We will discuss the use of students, toy examples and so forth. We think it is important that we increase our understanding of the influence of different types of subjects and objects. For example, if the difference between two competing methods is very large for students, is it likely that the results will not be generalizable to professionals? Under what circumstances do students make reasonable subjects? When are small programs/designs appropriate, etc.? What other comparable factors affect the validity?

10.30 - 10.35: Part 1, Martin Höst
  • Introduction
10.35 - 10.55: Part 2, Austen Rainer
  • What are the most important factors for achieving high external validity?
10.55 - 11.15: Part 3, Dag Sjøberg
  • Students versus Professionals as subjects in experiments
11.15 - 11.35: Part 4, Martin Höst
  • Classification of experiments with respect to subjects and objects
11.35 - 11.55: Part 5, Markku Oivo
  • Subjects and objects in large research projects; a new research strategy
11.55 - 12.30: Part 6
  • Discussion
12:15 - 1:15 Lunch
1:15 - 3:15 Session 5: Empirical Studies of Pair Programming
Chair: Erik Arisholm

This session will explore empirical studies of one key agile practice, Pair Programming, in detail.

Presenters will contribute with presentations on previous and planned empirical studies using different approaches, e.g. qualitative and/or quantitative data, controlled experiments, case studies, observations, etc. The presentations will be followed by a discussion during which ISERN members are invited to comment on the perceived strengths/weaknesses of the various approaches as a means to evaluate the most important (independent, dependent and contextual) variables of pair programming.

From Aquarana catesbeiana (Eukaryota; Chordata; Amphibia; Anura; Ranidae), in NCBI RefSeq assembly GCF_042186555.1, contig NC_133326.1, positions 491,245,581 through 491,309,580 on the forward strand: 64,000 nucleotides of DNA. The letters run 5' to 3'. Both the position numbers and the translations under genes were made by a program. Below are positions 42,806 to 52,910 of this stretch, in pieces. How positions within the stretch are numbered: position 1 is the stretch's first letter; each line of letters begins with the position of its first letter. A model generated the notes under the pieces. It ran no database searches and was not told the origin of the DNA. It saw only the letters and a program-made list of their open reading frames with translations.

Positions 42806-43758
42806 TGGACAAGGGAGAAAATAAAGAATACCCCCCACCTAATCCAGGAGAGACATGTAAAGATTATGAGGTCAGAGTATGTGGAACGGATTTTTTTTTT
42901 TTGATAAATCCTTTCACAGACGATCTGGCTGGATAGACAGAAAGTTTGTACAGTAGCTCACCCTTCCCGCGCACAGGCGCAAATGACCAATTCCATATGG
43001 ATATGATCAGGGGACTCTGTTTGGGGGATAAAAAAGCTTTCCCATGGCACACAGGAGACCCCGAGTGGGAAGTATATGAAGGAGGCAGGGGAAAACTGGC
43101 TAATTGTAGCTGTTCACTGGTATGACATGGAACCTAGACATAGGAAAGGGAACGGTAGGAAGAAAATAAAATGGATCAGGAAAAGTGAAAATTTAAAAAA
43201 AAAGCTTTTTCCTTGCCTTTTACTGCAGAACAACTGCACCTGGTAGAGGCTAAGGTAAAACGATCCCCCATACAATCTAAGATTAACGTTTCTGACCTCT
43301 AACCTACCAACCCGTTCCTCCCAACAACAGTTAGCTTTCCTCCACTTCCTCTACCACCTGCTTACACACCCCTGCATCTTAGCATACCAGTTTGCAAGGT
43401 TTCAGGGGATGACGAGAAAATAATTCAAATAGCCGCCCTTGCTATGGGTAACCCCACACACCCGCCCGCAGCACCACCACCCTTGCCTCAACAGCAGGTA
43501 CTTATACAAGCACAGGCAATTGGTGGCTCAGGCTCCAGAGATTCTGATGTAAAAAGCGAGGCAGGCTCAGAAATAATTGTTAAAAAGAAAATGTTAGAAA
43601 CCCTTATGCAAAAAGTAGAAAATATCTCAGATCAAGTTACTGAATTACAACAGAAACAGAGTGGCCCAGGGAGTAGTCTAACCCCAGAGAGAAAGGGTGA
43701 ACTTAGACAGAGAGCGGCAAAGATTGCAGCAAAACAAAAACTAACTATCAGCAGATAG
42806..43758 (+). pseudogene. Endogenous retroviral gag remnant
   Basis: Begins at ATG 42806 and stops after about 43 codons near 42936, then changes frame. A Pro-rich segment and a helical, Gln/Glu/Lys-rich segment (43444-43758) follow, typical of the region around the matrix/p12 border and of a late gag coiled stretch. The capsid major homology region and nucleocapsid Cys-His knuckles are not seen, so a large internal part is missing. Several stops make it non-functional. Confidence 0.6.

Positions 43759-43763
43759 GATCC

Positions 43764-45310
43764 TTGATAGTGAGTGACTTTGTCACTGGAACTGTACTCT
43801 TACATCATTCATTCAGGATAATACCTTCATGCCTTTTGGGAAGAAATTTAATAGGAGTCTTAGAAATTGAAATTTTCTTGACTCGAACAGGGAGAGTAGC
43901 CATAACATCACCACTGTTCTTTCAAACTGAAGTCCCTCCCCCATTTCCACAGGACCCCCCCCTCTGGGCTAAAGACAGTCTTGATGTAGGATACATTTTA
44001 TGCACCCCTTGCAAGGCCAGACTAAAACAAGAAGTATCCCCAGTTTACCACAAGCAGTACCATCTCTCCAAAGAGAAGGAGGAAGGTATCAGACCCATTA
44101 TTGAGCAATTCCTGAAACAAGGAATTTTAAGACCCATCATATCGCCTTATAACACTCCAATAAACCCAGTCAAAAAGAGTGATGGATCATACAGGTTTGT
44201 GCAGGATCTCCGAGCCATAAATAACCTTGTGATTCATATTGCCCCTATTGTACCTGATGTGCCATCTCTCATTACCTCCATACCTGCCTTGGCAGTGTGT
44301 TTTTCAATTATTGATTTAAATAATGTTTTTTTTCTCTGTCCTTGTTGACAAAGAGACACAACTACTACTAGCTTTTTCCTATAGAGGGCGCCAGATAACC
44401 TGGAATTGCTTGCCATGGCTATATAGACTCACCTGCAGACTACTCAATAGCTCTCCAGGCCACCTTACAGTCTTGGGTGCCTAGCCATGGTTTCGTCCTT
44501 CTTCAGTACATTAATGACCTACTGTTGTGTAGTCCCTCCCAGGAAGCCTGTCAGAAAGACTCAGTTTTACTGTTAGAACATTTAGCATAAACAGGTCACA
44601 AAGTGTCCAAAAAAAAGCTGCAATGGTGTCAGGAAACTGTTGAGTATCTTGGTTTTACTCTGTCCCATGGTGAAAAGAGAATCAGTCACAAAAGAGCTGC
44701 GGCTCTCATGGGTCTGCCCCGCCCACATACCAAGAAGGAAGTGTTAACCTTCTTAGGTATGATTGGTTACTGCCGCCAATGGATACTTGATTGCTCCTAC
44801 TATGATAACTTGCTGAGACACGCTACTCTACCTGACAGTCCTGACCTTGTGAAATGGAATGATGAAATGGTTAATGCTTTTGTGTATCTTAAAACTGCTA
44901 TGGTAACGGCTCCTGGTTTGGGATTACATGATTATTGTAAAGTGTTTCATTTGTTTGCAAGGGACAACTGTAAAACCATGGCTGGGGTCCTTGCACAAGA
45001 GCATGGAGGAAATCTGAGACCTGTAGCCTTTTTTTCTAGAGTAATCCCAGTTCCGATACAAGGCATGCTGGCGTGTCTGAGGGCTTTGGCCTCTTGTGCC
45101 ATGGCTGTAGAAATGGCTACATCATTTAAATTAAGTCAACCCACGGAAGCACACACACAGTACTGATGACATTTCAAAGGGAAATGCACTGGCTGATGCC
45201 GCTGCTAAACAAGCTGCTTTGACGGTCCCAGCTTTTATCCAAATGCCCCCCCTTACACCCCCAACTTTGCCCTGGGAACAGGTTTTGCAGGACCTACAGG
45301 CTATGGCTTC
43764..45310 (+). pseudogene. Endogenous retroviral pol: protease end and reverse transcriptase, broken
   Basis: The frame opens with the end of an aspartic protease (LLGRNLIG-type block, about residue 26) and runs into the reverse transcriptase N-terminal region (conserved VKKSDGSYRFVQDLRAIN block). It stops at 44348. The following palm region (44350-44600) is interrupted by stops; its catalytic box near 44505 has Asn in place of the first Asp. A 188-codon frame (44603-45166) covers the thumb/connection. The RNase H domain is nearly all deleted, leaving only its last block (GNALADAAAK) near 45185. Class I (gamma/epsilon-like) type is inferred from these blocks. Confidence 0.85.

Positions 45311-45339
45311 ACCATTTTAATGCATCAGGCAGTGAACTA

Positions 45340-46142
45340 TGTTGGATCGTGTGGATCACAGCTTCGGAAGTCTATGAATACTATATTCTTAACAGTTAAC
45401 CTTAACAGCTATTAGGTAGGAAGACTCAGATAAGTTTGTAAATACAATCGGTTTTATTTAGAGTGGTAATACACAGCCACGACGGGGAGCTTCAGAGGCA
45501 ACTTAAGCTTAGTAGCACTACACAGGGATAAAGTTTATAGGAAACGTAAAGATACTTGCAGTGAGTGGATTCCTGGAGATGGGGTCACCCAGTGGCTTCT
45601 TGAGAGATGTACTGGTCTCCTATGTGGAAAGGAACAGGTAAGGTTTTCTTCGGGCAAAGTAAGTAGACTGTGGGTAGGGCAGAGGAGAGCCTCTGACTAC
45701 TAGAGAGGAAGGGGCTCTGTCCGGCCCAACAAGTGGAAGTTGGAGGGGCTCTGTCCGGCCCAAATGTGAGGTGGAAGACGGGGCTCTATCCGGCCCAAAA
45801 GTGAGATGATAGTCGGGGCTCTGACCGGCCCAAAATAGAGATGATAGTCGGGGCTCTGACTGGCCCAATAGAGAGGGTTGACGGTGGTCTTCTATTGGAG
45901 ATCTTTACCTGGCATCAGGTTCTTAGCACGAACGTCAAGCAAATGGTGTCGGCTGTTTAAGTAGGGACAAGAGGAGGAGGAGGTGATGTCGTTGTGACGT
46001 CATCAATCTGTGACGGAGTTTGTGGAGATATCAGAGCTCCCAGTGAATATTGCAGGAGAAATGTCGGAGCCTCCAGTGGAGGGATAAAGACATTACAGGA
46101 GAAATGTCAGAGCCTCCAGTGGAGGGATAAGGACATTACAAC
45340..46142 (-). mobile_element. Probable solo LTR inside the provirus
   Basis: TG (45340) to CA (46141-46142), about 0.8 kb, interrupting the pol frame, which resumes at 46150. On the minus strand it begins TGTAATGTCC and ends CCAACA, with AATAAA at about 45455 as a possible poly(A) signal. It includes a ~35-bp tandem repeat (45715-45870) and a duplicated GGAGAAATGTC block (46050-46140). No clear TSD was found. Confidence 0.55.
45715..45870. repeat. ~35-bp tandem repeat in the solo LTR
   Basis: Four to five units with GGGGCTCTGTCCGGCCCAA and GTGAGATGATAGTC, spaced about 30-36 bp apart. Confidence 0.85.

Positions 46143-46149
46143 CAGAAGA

1:15 - 1:45: Laurie Williams (North Carolina State University)
  • Short overview of the history and main principles of Pair Programming
  • Description of one or more previous or planned empirical studies (TBD)
1:45 - 2:15: Pekka Abrahamsson (VTT - Technical Research Centre of Finland)
  • This presentation will describe a "controlled case study" on extreme programming in a close-to-industry setting. Four SW developers were acquired to develop an information system for the purposes of VTT Electronics. The timetable was tough - 8 weeks comprising all SW development phases including the system test. We monitored the data collection procedure in great detail and collected a large number of qualitative and quantitative data on the project's progress including pair programming data.
2:15 - 2:45: Hans Gallis (Simula Research Laboratory)
  • Presentation of a planned controlled experiment on Pair Programming, scheduled for spring 2004. Our plan is to compare the performance of 100 pairs (200 professional Java consultants from Scandinavia and USA) with results of an existing experiment with 190 individuals solving the same programming tasks. The dependent variables might include development effort and different measures of solution quality. The independent variables might include different pair configurations (e.g., novices versus experts), individual Java programming skill, pair programming experience and task complexity.
2:45 - 3:15: ISERN meeting participants
  • Discussion
3:15 - 3:30 Coffee Break
3:30 - 4:30 Open Session
4:30 - 5:00 ISERN Business and Closing
5:00 Back to Frascati and Hotel Villa Vecchia. Bus Pick-up